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Election is no joke… ask these comedians how difficult it is

New Delhi: Four friends are sitting in a room, discussing the one question that is on everyone’s mind. ‘Who should we vote for?’ One of them points out what a difficult decision this is going to be. After all, cases are also pending against most of the candidates. After this there is laughter. This is the scene of a popular sketch by Bhojpuri comedian Mani Meraj during the ongoing elections. Comedian and mimicry Shyam Rangeela’s plan to contest against PM Modi in Varanasi may have been put on hold, but political satire full of local color and issues is still in the air this election season. Apart from entertaining the people, these sketches also raise issues like money power and muscle power of powerful politicians, speeches making lofty promises, and ‘stars’ coming to villages only during election time.

Purpose of giving special message with the help of video
Kumar Sanu Jena, 29, grew up in a village in Odisha’s Jagatsinghpur district, famous for its tradition of vibrant drama troupes. Today, he leads a team of 25 people, and often sees actors from cities like Bhubaneswar and Cuttack come to participate in humorous skits. In this Lok Sabha election, Jena’s team has made many videos, but one of their videos has gone viral. Titled ‘Our MLA’, the video focuses on the election campaigns of two Odia superstars who come to the village to seek votes. Although fictitious names and party symbols were used in the video, Jena and his team found two lookalikes of the BJD and BJP candidates. Jena says that her aim was to highlight how different parties try to bring the stars of Odia cinema into their fold. He also wanted to show how leaders make big promises but fail to fulfill them. Jena says that in every election, every party comes and promises that it will give us this, that, but nothing happens. He also says that he does not express his personal opinion in his videos and avoids making them one-sided.

Reels brings people’s problems to the fore

In Lucknow, 26-year-old theater artist Devesh Shukla brings out people’s problems using humor in his videos (reels). In one reel he shows the plight of villagers who have been waiting for the road to be built for years. In the second reel, he shows the problem of ‘young leaders’ who are used by experienced MPs in the election campaign but later sidelined. Shukla says that these reels are also helpful in connecting with the youth, for whom unemployment is the biggest concern. He says, ‘I know that the government cannot give jobs to everyone, but it is a matter of concern that people pass competitive exams and keep waiting for the appointment letter for years, or the exam gets canceled due to paper leak. It happens.’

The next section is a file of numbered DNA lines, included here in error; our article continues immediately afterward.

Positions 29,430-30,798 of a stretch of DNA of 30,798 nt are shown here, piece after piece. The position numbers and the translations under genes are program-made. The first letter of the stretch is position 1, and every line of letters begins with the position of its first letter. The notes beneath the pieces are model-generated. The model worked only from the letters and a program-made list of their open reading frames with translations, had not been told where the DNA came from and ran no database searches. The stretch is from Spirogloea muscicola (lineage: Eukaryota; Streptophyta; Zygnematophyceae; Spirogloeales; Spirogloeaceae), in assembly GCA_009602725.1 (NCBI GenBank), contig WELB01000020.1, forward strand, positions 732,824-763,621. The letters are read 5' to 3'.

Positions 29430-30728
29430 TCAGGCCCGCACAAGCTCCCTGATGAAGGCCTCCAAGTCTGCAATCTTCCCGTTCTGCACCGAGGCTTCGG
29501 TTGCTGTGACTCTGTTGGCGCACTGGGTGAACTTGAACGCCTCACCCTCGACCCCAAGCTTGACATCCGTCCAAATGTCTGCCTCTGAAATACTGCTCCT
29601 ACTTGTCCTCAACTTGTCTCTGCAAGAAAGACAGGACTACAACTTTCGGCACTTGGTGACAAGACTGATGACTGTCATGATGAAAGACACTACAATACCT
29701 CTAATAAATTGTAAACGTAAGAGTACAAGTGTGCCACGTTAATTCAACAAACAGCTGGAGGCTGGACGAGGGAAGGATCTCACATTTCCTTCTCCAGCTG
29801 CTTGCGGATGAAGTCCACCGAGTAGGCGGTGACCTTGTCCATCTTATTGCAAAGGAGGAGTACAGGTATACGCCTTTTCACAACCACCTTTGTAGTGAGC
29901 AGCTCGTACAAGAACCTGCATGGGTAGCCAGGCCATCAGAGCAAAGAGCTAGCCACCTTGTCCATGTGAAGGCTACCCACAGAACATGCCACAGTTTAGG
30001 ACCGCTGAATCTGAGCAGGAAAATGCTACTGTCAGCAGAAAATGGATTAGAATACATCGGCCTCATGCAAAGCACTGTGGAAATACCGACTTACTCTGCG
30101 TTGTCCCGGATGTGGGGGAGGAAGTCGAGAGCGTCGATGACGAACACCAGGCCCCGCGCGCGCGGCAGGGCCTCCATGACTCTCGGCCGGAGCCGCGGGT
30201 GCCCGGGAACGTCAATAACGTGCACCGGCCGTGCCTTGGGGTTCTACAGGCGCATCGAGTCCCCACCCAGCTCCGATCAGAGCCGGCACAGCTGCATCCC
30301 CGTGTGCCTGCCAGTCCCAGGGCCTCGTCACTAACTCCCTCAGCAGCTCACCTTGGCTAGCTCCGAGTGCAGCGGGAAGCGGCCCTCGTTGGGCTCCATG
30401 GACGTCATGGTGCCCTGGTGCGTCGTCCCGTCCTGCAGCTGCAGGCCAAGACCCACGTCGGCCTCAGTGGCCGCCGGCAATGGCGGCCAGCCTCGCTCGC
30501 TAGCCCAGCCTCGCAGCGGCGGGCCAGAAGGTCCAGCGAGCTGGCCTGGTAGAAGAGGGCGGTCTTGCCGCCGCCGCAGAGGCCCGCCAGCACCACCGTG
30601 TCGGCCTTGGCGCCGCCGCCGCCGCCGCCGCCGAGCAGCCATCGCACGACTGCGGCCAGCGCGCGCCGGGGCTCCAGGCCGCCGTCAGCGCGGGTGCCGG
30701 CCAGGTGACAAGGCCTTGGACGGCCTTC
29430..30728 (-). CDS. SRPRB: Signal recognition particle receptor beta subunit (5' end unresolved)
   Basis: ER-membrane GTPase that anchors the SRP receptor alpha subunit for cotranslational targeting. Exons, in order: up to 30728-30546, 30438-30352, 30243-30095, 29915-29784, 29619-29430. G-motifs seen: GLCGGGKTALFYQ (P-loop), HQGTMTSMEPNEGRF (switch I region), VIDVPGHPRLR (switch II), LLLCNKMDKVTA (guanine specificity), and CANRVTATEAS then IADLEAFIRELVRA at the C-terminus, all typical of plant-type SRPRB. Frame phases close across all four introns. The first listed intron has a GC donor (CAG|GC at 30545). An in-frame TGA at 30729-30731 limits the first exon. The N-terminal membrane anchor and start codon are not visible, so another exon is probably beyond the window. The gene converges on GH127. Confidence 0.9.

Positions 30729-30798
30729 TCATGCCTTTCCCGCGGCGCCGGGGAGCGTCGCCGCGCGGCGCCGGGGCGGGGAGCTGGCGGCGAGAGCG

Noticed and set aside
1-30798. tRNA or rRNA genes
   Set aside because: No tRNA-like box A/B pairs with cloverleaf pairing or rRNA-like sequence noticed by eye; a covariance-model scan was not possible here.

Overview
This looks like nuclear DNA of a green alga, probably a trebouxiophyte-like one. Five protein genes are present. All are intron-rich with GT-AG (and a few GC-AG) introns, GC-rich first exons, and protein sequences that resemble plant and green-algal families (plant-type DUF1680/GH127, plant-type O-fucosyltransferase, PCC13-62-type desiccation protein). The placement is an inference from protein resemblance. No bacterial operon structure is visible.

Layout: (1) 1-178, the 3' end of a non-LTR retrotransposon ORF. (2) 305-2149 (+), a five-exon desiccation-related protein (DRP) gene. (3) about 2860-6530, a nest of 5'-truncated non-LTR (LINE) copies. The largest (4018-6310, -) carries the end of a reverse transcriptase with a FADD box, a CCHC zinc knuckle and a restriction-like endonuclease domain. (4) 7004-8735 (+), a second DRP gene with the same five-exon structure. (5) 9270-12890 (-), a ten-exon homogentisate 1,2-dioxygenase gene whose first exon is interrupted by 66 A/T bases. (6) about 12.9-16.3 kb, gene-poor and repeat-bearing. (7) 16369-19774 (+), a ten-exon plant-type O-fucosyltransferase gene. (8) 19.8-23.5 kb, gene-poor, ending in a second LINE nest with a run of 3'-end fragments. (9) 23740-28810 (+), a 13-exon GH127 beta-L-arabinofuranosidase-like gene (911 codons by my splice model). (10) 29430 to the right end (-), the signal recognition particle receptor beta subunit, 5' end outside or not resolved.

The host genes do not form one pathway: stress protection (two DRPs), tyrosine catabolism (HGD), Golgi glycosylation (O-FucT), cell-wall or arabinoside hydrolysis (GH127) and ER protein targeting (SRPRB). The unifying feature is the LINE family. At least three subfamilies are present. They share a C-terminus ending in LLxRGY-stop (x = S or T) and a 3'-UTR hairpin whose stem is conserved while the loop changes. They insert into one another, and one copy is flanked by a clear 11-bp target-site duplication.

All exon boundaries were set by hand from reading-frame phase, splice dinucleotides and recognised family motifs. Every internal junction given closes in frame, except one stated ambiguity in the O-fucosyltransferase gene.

There will be no political satire from today
The use of satire to make fun of politics has been around for centuries. If we look at history, there used to be jesters in the courts of kings who used to point out the king’s mistakes through humor. In recent times, politics has also been satirized through humor in films and television shows in India. Late Jaspal Bhatti satirized the problems of the common man in the 1980s like corruption and complex procedures of government offices, which were highly appreciated by the people. The 1983 Hindi film ‘Jaane Bhi Do Yaaron’ is known for raising serious topics like corruption in politics and media through humor. Over the past few years, a number of English-language political satirists have emerged in India who create content primarily for urban audiences, including names like Akash Banerjee and Varun Grover.

Although less well known, there are equally popular comedians in their regions who highlight local issues. For example, the popular Kashmiri channel ‘Kashmiri Rounders’ has more than one million subscribers on YouTube. This channel has uploaded several videos showing the concerns of voters in the local dialect in the first election held after the removal of Article 370.

No one likes to raise questions – Shyam Rangeela
Why political comedy in these difficult days? Rangeela, who shot into limelight in 2014 after uploading videos impersonating PM Modi, says it’s because people feel connected to it. If you raise an issue through satire, the message reaches the people directly. They laugh, but also share and discuss it with others. Comedians say this. Shyam Rangeela has raised many issues in his satirical video, including rising petrol prices, paper leaks, and more. He also has to face criticism. He said that if I make a video on Modi, BJP supporters criticize me. When I imitated former Rajasthan Chief Minister Ashok Gehlot in a video showing how paper leaks have become common in the state, Congress supporters criticized me. Nobody likes to raise questions. Despite some threats and the cancellation of his nomination, he says he will continue to raise his voice. My journey started with comedy, and it will always be my first love.

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